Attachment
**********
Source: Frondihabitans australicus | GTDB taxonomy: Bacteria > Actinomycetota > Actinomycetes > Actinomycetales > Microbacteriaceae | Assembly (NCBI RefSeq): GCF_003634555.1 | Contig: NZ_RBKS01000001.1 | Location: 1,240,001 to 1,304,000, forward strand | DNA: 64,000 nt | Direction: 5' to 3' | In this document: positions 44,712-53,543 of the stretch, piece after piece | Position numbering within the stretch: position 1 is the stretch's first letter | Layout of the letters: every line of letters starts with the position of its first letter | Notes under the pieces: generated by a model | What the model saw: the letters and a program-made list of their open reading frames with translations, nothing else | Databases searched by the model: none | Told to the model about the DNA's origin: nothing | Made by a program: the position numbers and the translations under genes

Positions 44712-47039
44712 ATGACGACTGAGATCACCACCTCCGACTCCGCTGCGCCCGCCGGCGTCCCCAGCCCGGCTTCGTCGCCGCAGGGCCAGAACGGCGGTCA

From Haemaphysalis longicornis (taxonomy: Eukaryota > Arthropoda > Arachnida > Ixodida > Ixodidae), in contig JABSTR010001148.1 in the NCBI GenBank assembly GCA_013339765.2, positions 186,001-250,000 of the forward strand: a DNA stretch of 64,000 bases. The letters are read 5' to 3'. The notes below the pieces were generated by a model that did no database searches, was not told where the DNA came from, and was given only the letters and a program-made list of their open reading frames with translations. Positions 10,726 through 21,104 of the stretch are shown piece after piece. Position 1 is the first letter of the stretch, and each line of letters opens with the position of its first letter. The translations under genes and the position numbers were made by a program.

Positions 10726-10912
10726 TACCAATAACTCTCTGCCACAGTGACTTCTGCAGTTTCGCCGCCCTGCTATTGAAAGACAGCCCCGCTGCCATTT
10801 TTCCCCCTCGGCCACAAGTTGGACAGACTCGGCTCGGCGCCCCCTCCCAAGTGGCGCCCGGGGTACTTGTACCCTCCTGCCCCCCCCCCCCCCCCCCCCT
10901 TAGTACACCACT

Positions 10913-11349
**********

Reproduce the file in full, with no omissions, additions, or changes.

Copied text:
Source: Frondihabitans australicus | GTDB taxonomy: Bacteria > Actinomycetota > Actinomycetes > Actinomycetales > Microbacteriaceae | Assembly (NCBI RefSeq): GCF_003634555.1 | Contig: NZ_RBKS01000001.1 | Location: 1,240,001 to 1,304,000, forward strand | DNA: 64,000 nt | Direction: 5' to 3' | In this document: positions 44,712-53,543 of the stretch, piece after piece | Position numbering within the stretch: position 1 is the stretch's first letter | Layout of the letters: every line of letters starts with the position of its first letter | Notes under the pieces: generated by a model | What the model saw: the letters and a program-made list of their open reading frames with translations, nothing else | Databases searched by the model: none | Told to the model about the DNA's origin: nothing | Made by a program: the position numbers and the translations under genes

Positions 44712-47039
44712 ATGACGACTGAGATCACCACCTCCGACTCCGCTGCGCCCGCCGGCGTCCCCAGCCCGGCTTCGTCGCCGCAGGGCCAGAACGGCGGTCA

From Haemaphysalis longicornis (taxonomy: Eukaryota > Arthropoda > Arachnida > Ixodida > Ixodidae), in contig JABSTR010001148.1 in the NCBI GenBank assembly GCA_013339765.2, positions 186,001-250,000 of the forward strand: a DNA stretch of 64,000 bases. The letters are read 5' to 3'. The notes below the pieces were generated by a model that did no database searches, was not told where the DNA came from, and was given only the letters and a program-made list of their open reading frames with translations. Positions 10,726 through 21,104 of the stretch are shown piece after piece. Position 1 is the first letter of the stretch, and each line of letters opens with the position of its first letter. The translations under genes and the position numbers were made by a program.

Positions 10726-10912
10726 TACCAATAACTCTCTGCCACAGTGACTTCTGCAGTTTCGCCGCCCTGCTATTGAAAGACAGCCCCGCTGCCATTT
10801 TTCCCCCTCGGCCACAAGTTGGACAGACTCGGCTCGGCGCCCCCTCCCAAGTGGCGCCCGGGGTACTTGTACCCTCCTGCCCCCCCCCCCCCCCCCCCCT
10901 TAGTACACCACT

Positions 10913-11349